How do you know whether an appraisal submitted by a policyholder has the necessary information? If the appraisal is on the ACORD >78 or 79 form, it is complete. The appraiser who uses and signs this form certifies that he or she is a graduate gemologist of the Gemological Institute of America and has successfully completed formal classroom insurance appraisal training in jewelry. The appraiser warrants that the jewelry has been examined in a gem lab, that all qualities are as stated, and that treatments not part of the normal handling of such a stone are stated on the appraisal. The valuation is an estimate of the current replacement cost at the appraiser's store.
The ACORD appraisal is your assurance that the valuation is not inflated, and that there is sufficient information to price a replacement if a claim should ever be made. It explicitly states that the appraisal is being provided to both the customer and the insurer. Above the appraiser's signature, the ACORD >78/79 does not carry the common disclaimer that the jeweler assumes "no liability or responsibility" for the appraisal. This means the appraiser is a professional who takes legal responsibility for his work.
If the policyholder's appraisal is not on an ACORD form, and if it is obviously inadequate (for example, if the total appraisal is "Lady's gold and diamond ring, $2000"), insist on one that is more complete. Recommend that the policyholder get an appraisal by a Certified Insurance Appraiser™, a gemologist who is also trained in appraising for insurance. Explain to the policyholder how a detailed appraisal is to her benefit: it is a record of what exactly she owns and, in the event of damage or loss, it assures that her replacement will match the quality of the original.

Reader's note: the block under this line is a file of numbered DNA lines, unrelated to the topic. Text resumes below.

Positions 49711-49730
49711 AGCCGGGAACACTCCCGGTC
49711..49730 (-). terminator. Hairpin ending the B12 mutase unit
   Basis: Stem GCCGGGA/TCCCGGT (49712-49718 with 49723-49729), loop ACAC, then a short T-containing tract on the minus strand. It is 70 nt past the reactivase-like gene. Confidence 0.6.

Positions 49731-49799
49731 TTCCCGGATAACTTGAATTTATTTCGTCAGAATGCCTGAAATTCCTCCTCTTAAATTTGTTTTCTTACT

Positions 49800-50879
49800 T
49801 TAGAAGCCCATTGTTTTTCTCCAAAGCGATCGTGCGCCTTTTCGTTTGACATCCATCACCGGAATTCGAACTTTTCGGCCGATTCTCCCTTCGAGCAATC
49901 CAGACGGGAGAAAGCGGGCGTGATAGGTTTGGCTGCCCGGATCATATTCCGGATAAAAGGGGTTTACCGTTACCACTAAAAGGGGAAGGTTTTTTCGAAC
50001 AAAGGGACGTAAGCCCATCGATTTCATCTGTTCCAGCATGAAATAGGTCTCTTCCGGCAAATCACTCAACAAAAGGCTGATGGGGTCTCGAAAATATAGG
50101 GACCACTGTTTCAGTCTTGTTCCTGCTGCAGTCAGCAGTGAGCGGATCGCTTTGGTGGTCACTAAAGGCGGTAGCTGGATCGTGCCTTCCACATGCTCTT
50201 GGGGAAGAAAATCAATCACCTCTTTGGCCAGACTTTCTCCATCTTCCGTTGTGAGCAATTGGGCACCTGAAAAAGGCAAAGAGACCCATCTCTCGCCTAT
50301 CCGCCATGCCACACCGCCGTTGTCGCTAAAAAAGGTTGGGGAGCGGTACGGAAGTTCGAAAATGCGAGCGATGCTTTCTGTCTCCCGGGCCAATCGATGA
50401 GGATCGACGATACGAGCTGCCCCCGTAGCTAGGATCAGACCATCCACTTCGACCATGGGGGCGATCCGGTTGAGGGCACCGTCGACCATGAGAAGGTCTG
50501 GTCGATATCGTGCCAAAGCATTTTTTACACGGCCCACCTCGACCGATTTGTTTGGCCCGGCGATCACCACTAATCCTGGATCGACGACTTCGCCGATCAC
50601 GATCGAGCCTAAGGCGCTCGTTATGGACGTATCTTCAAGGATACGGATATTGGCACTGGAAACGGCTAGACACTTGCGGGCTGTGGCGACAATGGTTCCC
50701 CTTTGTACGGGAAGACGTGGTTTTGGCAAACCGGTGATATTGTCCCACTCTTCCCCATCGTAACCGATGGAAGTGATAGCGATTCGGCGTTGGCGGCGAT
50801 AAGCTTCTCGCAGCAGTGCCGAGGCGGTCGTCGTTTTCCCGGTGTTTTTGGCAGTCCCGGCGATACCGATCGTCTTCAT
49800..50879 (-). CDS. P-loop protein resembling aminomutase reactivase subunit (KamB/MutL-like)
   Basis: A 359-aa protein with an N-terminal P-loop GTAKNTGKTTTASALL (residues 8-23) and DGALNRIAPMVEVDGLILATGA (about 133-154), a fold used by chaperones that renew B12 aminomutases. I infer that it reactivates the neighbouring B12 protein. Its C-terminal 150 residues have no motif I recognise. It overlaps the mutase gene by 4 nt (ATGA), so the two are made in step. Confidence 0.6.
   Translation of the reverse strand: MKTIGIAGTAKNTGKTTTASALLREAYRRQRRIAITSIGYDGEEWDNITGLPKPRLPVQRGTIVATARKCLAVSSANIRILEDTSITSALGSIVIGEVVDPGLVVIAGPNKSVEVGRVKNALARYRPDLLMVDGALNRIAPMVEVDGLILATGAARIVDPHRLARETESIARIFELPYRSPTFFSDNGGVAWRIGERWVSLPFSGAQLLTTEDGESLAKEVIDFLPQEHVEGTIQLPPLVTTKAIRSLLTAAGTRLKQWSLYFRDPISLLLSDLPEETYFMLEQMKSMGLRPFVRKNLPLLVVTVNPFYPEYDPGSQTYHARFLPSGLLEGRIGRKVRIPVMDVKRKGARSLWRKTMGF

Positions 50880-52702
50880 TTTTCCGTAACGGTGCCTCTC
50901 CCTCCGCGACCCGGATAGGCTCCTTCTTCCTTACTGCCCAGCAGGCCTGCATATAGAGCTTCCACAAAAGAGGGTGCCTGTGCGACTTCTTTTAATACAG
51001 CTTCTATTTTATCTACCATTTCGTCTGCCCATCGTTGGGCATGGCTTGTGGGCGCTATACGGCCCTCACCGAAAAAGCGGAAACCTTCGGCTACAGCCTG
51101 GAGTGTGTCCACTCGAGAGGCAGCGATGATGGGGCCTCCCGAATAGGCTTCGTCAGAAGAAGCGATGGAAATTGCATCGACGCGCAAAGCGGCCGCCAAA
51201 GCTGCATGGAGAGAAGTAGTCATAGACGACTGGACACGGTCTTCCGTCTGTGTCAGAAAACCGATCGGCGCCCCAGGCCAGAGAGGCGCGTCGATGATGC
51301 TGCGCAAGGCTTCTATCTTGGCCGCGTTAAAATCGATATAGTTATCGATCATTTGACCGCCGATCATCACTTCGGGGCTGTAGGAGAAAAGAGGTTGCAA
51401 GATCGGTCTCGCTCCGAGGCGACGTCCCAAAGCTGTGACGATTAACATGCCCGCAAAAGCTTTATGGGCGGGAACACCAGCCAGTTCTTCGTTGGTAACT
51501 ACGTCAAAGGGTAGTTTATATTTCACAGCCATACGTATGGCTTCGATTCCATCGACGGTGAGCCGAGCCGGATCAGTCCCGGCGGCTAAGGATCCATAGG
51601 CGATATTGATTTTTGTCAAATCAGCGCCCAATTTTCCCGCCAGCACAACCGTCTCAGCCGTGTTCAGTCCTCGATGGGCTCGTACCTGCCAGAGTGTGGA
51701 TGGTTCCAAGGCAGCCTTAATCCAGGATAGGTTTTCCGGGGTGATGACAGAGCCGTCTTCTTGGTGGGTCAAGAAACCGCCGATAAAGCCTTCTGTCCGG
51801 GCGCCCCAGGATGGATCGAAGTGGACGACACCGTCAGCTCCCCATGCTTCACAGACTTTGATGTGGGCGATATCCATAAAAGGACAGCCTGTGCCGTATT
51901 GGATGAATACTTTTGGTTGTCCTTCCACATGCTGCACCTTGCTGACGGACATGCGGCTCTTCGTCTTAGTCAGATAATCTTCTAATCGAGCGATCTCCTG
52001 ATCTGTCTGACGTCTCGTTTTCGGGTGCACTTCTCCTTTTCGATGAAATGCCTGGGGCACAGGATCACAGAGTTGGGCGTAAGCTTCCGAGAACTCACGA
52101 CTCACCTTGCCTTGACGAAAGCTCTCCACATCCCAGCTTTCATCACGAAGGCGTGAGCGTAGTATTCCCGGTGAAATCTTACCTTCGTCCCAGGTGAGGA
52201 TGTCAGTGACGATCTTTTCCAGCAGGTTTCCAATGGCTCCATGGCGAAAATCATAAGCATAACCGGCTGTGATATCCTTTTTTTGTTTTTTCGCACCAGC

But what if you are faced with a non-ACORD appraisal? Check its completeness using ACORD >18, the Jewelry Underwriting and Claim Evaluation form. The purpose of this form is to analyze appraisals for necessary descriptive content. It allows you to put information from a "narrative" appraisal into an easy-to-follow format. You can see on the form what information is required for each type of jewelry. This is the information you'll use when talking to a jeweler about a replacement.
If crucial information is missing from your description, the replacement jeweler will have to guess, and the quality of the replacement may not measure up to the original.
The ACORD >78/79 appraisal warrants that unusual or deceptive gem treatments are explicitly stated and that synthetic gems are specified, but other appraisals may simply not mention them. Yet this is crucial information. Some treatments can drastically lower the value of a gem, and synthetics are generally worth less than natural stones. See the February and April issues for hints on tracking down synthetics and gem treatments.
In most issues of IM NEWS, this space relays a professional experience by a Certified Insurance Appraiser™. These stories give glimpses into the jewelry industry and show how widespread are the problems caused by lack of information about jewelry, whether through inadequate training, nondisclosure or deliberate deceit. Like consumers, insurers need jeweler/appraisers they can trust.
Certified Insurance Appraisers™ are generally the only jeweler/appraisers using ACORD >78/79. To date, only CIA™ jewelers are trained in understanding the insurance company's needs and way of doing business.
"The ACORD form isn't a magic bullet but it carries the legal language that puts the insurer in a first party position to recover for errors and omissions by the appraiser," says David W. Hendry, Jr., President and CEO of JCRS. "These CIAs™ understand that to clean up the industry takes responsibility for one's work and standardizing the content of appraisals."